Responding to Fires and Earthquakes

Responding to Fires and Earthquakes Earthquake Response – Drop, Cover, and Hold On In order to be prepared to respond when there is an earthquake, teachers should identify safe places. A safe place could be under a sturdy table or desk or against an interior wall away from windows, bookcases or tall furniture that could fall on teachers and children. The shorter the distance to move to safety, the less likely that someone will be injured. Everyone should practice drop, cover, and hold on. Have children go under a table (or desk if school-age) and hold on to one leg of the table or desk. Have them protect their eyes by keeping their head down.


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If an earthquake occurs inside, everyone should drop, cover, and hold on until the shaking stops. Teachers should then check everyone for injuries and look for things that may have fallen or broken that may now be a hazard (including fire). If evacuation is necessary, everyone should use stairs. If an earthquake occurs when people are outdoors, they should stay outside, moving away from buildings, trees, streetlights and overhead lines, crouching down and covering their heads. Many injuries occur within ten feet of the entrance to buildings. Bricks, roofing and other materials can fall from buildings, injuring persons nearby. Trees, streetlights and overhead lines may also fall, causing damage or injury.62 Fire Response Programs should have clear escape routes drawn on floor plans that note all doors, windows, and potential barriers. Every room should have two escape routes, which should be kept open/accessible at all times. And the evacuation site (and a backup evacuation site/temporary shelter) should be identified. These plans should be posted in every room and all program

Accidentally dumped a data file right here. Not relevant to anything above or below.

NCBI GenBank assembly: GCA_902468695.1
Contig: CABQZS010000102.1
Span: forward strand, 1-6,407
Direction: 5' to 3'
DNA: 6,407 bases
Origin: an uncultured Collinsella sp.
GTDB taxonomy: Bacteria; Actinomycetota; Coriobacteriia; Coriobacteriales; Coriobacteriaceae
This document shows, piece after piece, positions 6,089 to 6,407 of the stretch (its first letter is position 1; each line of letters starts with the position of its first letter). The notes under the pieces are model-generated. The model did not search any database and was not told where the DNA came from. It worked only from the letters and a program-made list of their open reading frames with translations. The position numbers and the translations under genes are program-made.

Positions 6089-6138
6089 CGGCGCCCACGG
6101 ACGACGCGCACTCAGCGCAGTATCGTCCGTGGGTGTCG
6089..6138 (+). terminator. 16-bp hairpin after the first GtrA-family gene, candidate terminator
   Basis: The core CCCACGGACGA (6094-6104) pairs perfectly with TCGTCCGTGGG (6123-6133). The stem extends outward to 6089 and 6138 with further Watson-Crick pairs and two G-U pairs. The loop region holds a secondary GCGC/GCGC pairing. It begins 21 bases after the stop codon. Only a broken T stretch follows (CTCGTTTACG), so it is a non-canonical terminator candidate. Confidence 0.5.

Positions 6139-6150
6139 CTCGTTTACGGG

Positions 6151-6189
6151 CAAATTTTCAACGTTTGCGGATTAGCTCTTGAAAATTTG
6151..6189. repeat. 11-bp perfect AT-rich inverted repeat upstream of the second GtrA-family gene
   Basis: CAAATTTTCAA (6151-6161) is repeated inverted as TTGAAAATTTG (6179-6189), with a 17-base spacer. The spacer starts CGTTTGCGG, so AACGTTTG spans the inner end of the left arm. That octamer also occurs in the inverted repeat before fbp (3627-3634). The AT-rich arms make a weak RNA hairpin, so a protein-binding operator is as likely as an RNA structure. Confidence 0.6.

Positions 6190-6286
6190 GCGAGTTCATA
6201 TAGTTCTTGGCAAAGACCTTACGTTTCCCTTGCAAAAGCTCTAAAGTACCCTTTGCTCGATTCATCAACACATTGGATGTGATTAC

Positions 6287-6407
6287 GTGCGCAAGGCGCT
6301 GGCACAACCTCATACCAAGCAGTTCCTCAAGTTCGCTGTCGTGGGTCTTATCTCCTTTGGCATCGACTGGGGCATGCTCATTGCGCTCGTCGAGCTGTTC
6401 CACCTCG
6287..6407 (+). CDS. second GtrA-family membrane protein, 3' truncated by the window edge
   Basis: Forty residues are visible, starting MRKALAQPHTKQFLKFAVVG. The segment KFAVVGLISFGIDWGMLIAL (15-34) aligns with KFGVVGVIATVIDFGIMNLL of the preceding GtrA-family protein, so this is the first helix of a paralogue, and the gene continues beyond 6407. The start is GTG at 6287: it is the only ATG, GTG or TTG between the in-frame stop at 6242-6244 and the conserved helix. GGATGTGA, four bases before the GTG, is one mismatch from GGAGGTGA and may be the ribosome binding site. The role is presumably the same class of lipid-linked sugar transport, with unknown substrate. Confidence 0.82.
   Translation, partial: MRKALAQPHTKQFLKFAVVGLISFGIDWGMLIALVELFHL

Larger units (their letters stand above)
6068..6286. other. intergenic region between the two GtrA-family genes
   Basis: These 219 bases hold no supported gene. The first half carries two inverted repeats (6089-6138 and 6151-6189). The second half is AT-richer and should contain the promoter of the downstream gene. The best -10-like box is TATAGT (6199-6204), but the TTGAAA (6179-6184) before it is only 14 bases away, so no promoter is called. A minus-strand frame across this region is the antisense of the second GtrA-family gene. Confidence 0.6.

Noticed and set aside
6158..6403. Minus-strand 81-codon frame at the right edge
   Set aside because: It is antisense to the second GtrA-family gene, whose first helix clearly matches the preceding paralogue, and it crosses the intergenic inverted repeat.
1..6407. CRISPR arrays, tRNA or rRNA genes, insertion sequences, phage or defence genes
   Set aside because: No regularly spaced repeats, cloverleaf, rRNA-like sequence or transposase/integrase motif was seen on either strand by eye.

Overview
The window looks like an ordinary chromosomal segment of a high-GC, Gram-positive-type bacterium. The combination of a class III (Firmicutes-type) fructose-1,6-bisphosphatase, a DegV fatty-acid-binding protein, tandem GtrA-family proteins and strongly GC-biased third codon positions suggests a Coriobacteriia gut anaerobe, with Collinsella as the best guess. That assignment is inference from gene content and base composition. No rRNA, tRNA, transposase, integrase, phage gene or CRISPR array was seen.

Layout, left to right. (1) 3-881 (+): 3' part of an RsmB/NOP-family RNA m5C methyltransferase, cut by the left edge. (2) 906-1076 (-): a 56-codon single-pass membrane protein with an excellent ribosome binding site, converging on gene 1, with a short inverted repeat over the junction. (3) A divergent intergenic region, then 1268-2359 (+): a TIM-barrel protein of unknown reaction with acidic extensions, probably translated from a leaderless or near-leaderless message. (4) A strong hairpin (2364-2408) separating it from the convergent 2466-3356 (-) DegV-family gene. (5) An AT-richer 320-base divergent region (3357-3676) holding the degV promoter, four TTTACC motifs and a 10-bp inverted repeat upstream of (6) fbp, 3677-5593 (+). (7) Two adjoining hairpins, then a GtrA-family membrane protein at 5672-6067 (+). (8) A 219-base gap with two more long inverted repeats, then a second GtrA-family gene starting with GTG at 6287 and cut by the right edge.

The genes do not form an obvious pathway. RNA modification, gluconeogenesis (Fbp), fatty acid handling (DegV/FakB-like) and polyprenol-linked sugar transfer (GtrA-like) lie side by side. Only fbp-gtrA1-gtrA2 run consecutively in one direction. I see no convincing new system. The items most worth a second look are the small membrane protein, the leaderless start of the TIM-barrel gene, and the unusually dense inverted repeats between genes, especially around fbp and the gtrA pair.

staff and families should be familiar with these (and regularly practice them). If a fire occurs, 911 should be called immediately. A designated staff person should get the current record of the attendance and the emergency contact information for all of the children. As the children and staff evacuate, each should be noted so that no one is left behind. No one should go back into the building once it has been evacuated Everyone should proceed to the evacuation site or temporary shelter. For children that cannot yet walk (infants, toddlers, or children with mobility impairments) a large wagon, or emergency crib on wheels, or similar equipment can be used for evacuation.